Welcome back to Thrillable Hours, my interview series about alternative careers for lawyers.
I heard about Lan Cao through a former colleague named Deborah, who worked with me at Paul Weiss in New York. Deborah was there when, as a 2L summer associate at 21, I struggled to figure out if a law firm job in NYC was the right thing for me. She was there to teach me about intellectual property law, about law firm life, and just listen as a mentor when I was stuck.
So when she said “hey I think I have someone for your series, and she writes about Vietnam” — I listened. Lan Cao is an attorney, professor, and incredibly talented writer.
For those interested in Vietnam, please also see my newly-launched store, with its hand-drawn typographic food maps, now available in print/poster form.
I hope you enjoy her interview!
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What made you decide to forgo a practice of law after many years of school/training? Was there a particular moment that catalyzed the decision for you? Do you regret going to law school?
For years I’ve had a story to tell about Vietnam, particularly the war, loss, trauma, and reconciliation. The war has been dissected by Americans. Vietnamese voices, particularly those from the South, have been silenced.
I wrote Monkey Bridge [Kindle version here] a story about a mother and daughter making a new life in the US after the collapse of South Vietnam, on a yellow pad on the subway to work at my law firm. One page led to another and I had a novel in a few years. Seventeen years later, I published The Lotus and the Storm [Kindle version here], a novel I started almost 10 years ago, 2005, when the US was immersed in yet another war (Iraq).
I like writing so I decided to pursue a career in academia, teaching international law and international business law. When the Berlin Wall fell, I saw how the rule of law was important to the development of newly emerging economies of Eastern Europe. My legal scholarship centres on law and development, that is, the economic and political development of lesser developed countries and post-conflict economies.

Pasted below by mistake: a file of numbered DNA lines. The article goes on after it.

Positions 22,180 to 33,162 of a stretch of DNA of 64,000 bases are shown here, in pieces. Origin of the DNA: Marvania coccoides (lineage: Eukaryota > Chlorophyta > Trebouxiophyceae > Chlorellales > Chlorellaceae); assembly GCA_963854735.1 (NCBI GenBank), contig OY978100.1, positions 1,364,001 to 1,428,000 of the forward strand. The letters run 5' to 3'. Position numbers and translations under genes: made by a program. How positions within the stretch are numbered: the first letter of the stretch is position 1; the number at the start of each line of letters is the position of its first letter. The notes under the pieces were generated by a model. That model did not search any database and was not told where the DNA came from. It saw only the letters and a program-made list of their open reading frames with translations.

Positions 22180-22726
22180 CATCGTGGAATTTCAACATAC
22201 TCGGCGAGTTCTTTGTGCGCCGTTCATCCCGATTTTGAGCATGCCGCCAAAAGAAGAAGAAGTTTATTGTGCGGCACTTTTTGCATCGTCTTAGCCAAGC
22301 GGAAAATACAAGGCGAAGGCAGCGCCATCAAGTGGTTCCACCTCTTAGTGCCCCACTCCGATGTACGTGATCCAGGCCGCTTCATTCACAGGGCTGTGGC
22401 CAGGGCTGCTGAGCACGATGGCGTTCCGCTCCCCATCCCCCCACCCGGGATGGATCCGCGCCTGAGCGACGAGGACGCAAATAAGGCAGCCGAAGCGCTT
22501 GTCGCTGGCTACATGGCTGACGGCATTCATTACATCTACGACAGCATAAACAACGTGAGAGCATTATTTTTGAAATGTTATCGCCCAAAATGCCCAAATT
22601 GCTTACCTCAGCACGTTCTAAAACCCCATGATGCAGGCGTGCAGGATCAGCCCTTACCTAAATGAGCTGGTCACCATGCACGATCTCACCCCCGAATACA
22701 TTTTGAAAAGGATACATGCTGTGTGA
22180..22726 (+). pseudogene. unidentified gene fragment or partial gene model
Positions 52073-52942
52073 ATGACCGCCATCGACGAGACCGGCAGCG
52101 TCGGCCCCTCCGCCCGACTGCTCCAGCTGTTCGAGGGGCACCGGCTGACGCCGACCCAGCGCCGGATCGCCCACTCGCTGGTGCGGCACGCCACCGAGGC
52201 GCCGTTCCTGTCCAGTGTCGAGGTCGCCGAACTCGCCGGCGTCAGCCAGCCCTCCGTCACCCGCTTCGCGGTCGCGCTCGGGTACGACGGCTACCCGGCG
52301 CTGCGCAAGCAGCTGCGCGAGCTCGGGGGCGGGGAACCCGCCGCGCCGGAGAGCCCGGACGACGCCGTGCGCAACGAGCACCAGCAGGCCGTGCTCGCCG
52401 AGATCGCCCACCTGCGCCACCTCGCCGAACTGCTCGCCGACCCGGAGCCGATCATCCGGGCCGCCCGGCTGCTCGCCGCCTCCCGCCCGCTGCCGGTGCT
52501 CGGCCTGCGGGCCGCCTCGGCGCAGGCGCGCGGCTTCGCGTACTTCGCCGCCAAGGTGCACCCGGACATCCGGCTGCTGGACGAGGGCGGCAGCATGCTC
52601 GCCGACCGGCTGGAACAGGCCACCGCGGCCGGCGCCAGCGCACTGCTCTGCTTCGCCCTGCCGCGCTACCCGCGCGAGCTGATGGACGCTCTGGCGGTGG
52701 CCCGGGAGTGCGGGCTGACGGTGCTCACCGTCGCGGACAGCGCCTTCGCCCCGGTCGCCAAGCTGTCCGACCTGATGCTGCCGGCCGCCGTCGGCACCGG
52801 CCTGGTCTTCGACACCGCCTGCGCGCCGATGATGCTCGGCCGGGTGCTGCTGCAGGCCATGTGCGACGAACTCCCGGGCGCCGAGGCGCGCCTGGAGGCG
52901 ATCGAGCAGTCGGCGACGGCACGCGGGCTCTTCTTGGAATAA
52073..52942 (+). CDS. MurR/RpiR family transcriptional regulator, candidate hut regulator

What do you find most fulfilling about your current job?
My autonomy. I use my time however I want to use it, as long as I get the work done. My freedom to decide what I want to write about. This includes both novels and law review articles.
Do you have any advice for professionals who are interested in branching out from traditional private practice but concerned about what is out there?
Sometimes momentous change occurs serendipitously and sometimes purposefully. You can stumble onto a new path, or you can decide to make a definitive change. Either way, you have to decide what matters most to you and go for it. What matters most for me is the ability to do what I love and to determine when I want to do it. I stumbled into academic life because a friend told me about a job opening and I applied to be an Assistant Professor of Law. It turns out to be a most wonderful decision because it also allows me to have the time to write fiction.
Do you still identify as a lawyer or use the skills you developed in your legal training?
Legal education teaches rigorous thinking. In some ways it forces one to see both (or more than two) sides to any issue. Seeing the world in a multifaceted, multi-vectored way is, interestingly, also helpful for fiction writing. One develops characters who have many sides. They are deeply drawn. Not just the protagonist, but even the antagonist, must be portrayed in a way that shows their many layers. A courtroom is about drama, the search for truth, after different versions of the truth are promoted by the plaintiff and the defendant. This is a very similar structure to the plot in any novel.
Despite its flaws and limits, I have a lot of respect for the rule of law and being a lawyer is one part of my identity.
What do you have to say to those who tell me lawyers can’t have fun?
Anybody can have fun and anybody can be stuck.
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Lan was born in Saigon, Vietnam in 1961. Once she began writing, she could not stop. She wrote long-hand on yellow writing pads while riding the New York City subway on her way to work as an attorney at Paul, Weiss, Rifkind, Wharton & Garrison. Her first novel, Monkey Bridge, came out of her desire for and need to come to terms with the journey of war, immigration and exile. Her new novel, The Lotus and the Storm, is about war, loss of country, and the complications of family and love. She is also a professor of law at the Chapman University School of Law, specializing in international business and trade, international law, and development. She has taught at Brooklyn Law School, Duke Law School, Michigan Law School and William & Mary Law School. She lives in Southern California.